b. c.1950, Texas, USA. As a child Patterson learned to play piano, then switched to oboe, before moving to the saxophone family. Directed in part by parental pressure and partly because of the prejudice against women in music, she studied to be a teacher of music. After attending North Texas University and the University of Illinois, she began teaching. She married around this time and moved with her husband to California. She continued to teach but was unhappy both with this role and in her marriage. After her divorce she began to look more towards playing, not teaching, and while on the west coast worked in various bands including one led by Don Ellis. She established a high reputation as a player who could be called upon for commercial work and to play jazz, preferably with a bebop slant.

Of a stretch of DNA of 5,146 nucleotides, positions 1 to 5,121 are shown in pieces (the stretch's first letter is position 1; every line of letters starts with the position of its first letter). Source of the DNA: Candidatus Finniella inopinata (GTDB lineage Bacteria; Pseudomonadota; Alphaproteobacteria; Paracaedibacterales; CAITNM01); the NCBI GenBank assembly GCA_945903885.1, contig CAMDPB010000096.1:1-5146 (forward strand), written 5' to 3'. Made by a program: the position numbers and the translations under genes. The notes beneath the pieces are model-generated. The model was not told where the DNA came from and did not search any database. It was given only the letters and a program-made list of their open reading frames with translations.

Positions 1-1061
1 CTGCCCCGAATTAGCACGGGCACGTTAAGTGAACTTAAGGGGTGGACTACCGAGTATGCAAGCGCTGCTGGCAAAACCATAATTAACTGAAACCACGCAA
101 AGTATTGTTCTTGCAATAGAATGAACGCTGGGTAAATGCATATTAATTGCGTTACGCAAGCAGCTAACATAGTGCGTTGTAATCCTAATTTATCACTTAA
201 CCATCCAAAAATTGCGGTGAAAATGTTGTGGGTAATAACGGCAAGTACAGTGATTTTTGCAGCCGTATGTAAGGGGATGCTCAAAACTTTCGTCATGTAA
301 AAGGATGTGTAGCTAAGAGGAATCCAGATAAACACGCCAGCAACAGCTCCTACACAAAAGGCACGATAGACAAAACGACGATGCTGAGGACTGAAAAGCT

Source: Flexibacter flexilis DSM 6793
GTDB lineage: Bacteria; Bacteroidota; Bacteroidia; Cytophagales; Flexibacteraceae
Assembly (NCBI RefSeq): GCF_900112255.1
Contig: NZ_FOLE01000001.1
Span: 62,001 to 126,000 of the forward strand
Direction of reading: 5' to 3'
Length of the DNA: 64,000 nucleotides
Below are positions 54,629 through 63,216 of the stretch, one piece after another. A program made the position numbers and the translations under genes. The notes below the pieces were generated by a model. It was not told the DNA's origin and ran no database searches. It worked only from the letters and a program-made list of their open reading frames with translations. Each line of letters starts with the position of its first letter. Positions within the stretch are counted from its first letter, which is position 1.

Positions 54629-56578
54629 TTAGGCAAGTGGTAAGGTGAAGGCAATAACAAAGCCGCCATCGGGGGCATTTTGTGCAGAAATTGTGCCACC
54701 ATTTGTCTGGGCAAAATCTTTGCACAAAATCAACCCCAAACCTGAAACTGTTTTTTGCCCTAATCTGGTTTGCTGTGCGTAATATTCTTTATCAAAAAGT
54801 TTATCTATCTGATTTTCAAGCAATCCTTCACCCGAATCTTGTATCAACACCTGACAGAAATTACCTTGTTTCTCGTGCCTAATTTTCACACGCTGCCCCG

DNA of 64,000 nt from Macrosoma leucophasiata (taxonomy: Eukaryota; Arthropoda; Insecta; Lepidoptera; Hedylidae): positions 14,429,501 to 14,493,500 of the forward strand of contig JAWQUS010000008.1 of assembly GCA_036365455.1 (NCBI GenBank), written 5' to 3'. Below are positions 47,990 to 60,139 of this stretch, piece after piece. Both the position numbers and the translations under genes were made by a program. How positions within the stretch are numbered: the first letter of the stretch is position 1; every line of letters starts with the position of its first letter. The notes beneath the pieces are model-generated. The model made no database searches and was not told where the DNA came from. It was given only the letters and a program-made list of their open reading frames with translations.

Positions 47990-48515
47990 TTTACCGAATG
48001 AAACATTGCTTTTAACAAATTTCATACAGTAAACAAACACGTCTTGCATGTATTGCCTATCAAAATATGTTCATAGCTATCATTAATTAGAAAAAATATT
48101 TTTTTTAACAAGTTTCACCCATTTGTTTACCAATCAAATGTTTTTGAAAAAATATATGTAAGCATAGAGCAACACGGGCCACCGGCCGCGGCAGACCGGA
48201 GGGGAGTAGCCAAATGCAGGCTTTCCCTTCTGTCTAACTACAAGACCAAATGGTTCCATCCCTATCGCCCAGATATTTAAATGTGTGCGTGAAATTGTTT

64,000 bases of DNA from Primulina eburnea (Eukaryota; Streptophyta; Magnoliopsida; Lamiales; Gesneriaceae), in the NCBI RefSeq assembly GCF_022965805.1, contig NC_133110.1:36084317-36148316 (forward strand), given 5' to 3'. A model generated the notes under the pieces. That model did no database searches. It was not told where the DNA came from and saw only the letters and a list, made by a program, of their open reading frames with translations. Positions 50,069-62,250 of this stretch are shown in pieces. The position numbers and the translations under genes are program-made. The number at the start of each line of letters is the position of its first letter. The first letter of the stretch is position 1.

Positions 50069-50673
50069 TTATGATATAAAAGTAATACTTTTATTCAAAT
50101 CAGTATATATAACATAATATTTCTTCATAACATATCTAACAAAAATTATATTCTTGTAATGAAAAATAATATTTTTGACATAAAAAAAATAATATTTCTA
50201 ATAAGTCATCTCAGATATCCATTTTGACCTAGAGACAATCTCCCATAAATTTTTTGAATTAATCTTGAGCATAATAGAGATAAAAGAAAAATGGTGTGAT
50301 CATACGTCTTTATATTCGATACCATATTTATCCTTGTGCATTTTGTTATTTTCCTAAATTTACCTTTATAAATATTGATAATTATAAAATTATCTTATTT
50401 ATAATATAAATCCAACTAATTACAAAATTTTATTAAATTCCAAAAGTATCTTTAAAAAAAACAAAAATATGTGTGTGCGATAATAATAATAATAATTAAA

In time, Patterson started to play with an all-female band despite her awareness that the nature of such bands is sometimes limiting. Impressed by the quality and seriousness of the musicians with whom she was now working, she continued for a while, appearing at the Kansas City Women’s Jazz Festival, and on television on the Johnny Carson Show. Subsequently, she left the band and took over leadership of the female big band, Maiden Voyage, aiming to develop a commercial ‘dance date’ band, but one that could also play original and demanding music in order to employ fully and extend the skills and abilities of its members. Influenced on alto saxophone by Charlie Parker and Phil Woods, Patterson is a forward-thinking musician with a keen sense of the nature and roots of jazz but with a realistic attitude towards the prejudices against women. Her personal attributes and the great respect afforded to Maiden Voyage have done much to break down these prejudices, especially amongst male jazz musicians in California.